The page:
Credit scores are an important part of life for many people as they affect individuals’ ability to apply for loans. They can also be used by employers, utility companies and landlords to assess the suitability of potential employees and customers. These scores, however, have been notoriously opaque and hard to access, as they have been controlled by a few large companies.
In 2017, all three major credit rating agencies in the US – Experian, Equifax and TransUnion – were fined for misleading consumers, highlighting how little control consumers have had over this data. Now, new start-ups are emerging to help demystify credit scores, by providing free access to credit scores and reports; clarifying how they’re calculated; and giving advice on how to improve them. Here are six companies we’ve spotted who are demystifying credit scores:
ClearScore provides ongoing free access to credit scores and credit reports. It aims to make credit scores more transparent, and help users increase their financial wellbeing. A financial dashboard is updated monthly, regular checks will not affect user’s scores, and advice on how to improve a credit score is available. Products including credit cards and loans can be purchased via the company, which receives commission on sales.
Offering a free credit report for life, Noddle aims to help users take control of their finances. The report includes credit history, information about how well borrowed money has been managed, and a list of recent searches made on the credit file. Again, the company receives commission from any product sold via the site.
Run by Capital One, CreditWise gives quick, free access to the Equifax credit score. CreditWise claims that checking a score through its service will not impact the credit score, and the Simulator function allows users to explore the potential impact of a decision before making it.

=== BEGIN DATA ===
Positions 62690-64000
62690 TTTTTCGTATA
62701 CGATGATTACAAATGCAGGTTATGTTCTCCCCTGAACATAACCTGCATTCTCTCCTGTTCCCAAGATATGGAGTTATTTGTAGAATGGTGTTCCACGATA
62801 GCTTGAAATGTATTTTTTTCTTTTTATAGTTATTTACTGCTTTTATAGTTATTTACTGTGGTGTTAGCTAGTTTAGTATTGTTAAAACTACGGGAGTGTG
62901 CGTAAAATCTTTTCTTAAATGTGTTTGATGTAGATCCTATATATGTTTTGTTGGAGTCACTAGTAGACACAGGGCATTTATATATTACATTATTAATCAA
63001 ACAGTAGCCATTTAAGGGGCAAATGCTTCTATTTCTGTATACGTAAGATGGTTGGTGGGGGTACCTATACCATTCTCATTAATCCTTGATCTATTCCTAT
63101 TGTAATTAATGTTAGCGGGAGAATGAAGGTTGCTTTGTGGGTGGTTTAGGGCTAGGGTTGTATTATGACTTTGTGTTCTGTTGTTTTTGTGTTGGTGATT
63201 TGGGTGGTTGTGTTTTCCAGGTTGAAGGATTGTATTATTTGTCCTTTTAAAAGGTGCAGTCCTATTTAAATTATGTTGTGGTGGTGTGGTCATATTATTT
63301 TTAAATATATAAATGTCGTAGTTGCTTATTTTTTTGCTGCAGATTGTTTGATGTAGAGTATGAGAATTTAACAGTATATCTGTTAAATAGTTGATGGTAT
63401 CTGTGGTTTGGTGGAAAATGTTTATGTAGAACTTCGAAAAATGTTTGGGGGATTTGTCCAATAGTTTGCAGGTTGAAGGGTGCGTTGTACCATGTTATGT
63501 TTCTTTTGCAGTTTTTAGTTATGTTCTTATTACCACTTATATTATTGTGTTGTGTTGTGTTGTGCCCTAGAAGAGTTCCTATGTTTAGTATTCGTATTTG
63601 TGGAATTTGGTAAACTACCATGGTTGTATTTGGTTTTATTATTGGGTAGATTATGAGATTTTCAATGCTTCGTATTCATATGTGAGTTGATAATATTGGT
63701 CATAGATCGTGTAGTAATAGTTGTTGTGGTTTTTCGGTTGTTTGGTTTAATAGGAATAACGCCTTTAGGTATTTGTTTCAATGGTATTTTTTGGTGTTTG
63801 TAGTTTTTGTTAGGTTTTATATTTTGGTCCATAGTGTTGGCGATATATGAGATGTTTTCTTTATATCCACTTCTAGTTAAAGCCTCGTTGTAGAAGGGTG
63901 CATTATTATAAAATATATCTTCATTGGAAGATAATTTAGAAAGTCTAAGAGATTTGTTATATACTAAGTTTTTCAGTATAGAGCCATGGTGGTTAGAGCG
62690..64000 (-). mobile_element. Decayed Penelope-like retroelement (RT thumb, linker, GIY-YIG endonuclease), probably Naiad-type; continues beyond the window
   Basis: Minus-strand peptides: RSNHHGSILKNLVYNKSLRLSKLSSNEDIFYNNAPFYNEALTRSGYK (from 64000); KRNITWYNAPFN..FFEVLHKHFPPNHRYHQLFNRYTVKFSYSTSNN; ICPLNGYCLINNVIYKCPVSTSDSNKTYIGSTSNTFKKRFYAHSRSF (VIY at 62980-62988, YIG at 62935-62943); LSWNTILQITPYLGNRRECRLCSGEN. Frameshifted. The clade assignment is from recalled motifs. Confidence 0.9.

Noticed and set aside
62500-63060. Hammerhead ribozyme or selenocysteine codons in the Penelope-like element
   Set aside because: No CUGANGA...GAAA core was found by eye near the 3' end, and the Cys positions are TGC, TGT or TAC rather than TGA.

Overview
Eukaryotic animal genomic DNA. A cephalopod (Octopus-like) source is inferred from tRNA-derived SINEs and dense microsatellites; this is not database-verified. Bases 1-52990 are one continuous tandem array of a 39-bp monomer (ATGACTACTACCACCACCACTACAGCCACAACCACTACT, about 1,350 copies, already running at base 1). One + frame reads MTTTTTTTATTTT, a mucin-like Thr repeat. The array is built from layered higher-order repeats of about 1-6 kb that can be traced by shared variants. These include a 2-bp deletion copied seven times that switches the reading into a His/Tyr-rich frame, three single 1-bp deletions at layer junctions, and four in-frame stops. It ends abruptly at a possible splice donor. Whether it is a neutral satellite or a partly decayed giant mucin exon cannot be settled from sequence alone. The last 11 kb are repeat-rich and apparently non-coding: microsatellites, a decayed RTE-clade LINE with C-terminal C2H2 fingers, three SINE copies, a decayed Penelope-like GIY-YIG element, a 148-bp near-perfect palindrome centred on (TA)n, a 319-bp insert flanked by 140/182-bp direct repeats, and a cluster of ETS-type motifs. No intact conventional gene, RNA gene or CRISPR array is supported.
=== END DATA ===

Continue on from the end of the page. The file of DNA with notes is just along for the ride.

In July 2017 credit scoring start-up Aire completed a Series A funding round. Aire uses AI to help those with little traditional credit history (for example, first-time borrowers) gain access to credit. Applicants carry out an Interactive Virtual Interview, where their profession, lifestyle and financial maturity are evaluated, and their creditworthiness determined.
Launched in May 2017, CreditHero aims to increase understanding of credit scores and help consumers improve them. Using a bot, CreditHero provides recommendations to help users boost their credit score and achieve their financial goals.
Ayannah launched JuanCredit in Spring 2017, a credit scoring system powered by AI. Currently available in the Philippines, JuanCredit analyses data from sources such as utility bills, mobile top-ups and social media to provide credit scores for the unbanked.
Consumers’ awareness of their credit score, and how to improve it, will increase as freely accessible services become more widely recognised and used. This is likely to increase the number of consumers eligible for loans and financial products, widening the potential customer base for many traditional financial institutions.
Alternative methods of determining creditworthiness using newly available data such as social media profiles provides an extra route to verification. Combining these data streams with traditional aspects can enhance companies’ abilities to assess credit risk.
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